Open up on how you think about comp. Comp can be a source of frustration and feelings of inequity, particularly in early-stage startups. Boufford recalls how he approached a thorny salary issue at Greenhouse: “Many hires came in at lower seed or Series A wages, and new hires were coming in quite a bit higher after taking our Series B and C. So when it came time for comp reviews, we had a real challenge,” he says. “I had to figure out my comp philosophy. From my recruiting conversations, and my personal experience, I knew it was critical to get this right.” To open up the conversation, Boufford took this question to his team: Is it more important to reward top performers this year, or to level up the people around you who are underpaid because they were hired at an earlier stage? “I asked around among engineers, team leaders, and the top performers to get their take. Without exception, every single one said it was more important to ensure fairness among their peers. So we set aside about 85% to level people up and only spent about 15% to reward top performers that year,” he says. “I talked about this decision publicly — and repeatedly — to make sure everyone knew how we’d allocated funds that year, and why we thought that was the right approach. And it went a long way toward signalling fairness and cementing trust throughout the team.”
Proactively consider emotional reactions. “Too often we don’t stop to consider ‘How do you think our engineers will feel about this comp change? Will it seem reasonable? Fair?’” Boufford bakes this consideration into his team’s comp review process — and recommends other leaders do the same. “I have a template for managers to fill out, with details on their team members’ current comp and a number for the next year along with a simple question: ‘How do you think they’ll feel about this comp change?’ I don’t actually need to review the answers, it’s just a prompt to get my team leads to proactively think about it before they have such a meaningful conversation.”
When you’re hiring engineers, make sure they know what they’re getting themselves into, and then work overtime to ensure you meet those expectations. That’s the recipe for getting people to stick around.
In Boufford’s own experience and in hearing from hundreds of engineering candidates, growth was a lightning rod, an area where complaints — and turnover — spiked. “When I was developing as an engineer, I desperately wanted my managers to take my growth seriously. I’m a big believer in continuous improvement, and I wanted my manager to be a partner, mentor and advocate who would help me to get better, every day. I had high expectations. So, when I had a chance to build a management culture, I made growth a top priority,” he says.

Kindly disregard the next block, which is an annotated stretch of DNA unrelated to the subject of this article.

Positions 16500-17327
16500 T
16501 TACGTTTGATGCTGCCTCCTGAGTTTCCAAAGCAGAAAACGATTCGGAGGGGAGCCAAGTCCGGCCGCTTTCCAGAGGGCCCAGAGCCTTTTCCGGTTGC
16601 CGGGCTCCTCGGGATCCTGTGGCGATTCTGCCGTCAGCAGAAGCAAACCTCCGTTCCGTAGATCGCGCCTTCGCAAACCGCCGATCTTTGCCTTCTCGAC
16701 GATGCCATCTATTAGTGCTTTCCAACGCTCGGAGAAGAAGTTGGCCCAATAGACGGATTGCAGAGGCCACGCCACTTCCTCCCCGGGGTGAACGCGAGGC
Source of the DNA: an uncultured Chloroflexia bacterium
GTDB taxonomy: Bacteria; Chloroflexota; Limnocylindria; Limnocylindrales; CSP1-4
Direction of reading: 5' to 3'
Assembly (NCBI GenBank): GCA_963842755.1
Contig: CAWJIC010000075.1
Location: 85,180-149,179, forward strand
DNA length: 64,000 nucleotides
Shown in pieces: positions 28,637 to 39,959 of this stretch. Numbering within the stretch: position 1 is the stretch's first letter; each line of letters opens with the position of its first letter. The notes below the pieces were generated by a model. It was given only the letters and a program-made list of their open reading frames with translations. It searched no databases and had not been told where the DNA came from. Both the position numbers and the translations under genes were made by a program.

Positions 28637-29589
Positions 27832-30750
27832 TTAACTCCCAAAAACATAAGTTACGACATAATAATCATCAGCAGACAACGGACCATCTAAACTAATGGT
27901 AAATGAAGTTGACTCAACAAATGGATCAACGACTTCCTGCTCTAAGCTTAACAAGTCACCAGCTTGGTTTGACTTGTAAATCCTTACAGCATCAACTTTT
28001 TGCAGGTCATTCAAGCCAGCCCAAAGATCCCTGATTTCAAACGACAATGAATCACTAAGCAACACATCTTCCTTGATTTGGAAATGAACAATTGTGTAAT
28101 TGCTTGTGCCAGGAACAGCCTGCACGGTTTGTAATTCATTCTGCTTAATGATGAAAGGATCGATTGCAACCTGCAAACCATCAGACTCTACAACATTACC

In rapidly scaling startups, personal growth is often put on the back-burner in favor of moving fast and shipping. But even during crunch time, you have to carve out space for your engineers to learn something new — otherwise they’ll look to scratch that itch elsewhere.
Here are the tactics Boufford used to keep growth front and center at Greenhouse:
Evangelize the gospel of servant leadership. “At every All Hands and team meeting, I’d tell the engineers: ‘Your managers work for you. If they’re not serving your needs, shout about it. The leadership team is all overhead — our main job to ensure that all of you can work effectively.’ As the CTO, it’s your duty to reinforce the mindset that the engineers can and should have high expectations for the managers that work for them,” Boufford says.
Act early — and quickly. “I had biweekly 1:1s with every single person on the team and helped to manage their workload until we were up to 20 engineers. I would find out what each person wanted to learn and the types of issues they wanted to tackle, and then I would act,” says Boufford. “I’d reassign them to projects they were interested in as quickly as possible to make sure that they felt heard. If they found themselves stalled in learning new things, I’d help figure out a curriculum or work through a problem together in a whiteboard or pairing session.”
Add programming as you scale. “After our Series B, we had to adapt those personal growth tactics for scale,” says Boufford. “As a management team, we tried to offer lots of support as various team members started lunch and learns, formal mentoring programs, peer groups that took courses together, a computer science book club, all sorts of content programming that communicated that their growth was sacred, necessary and supported.”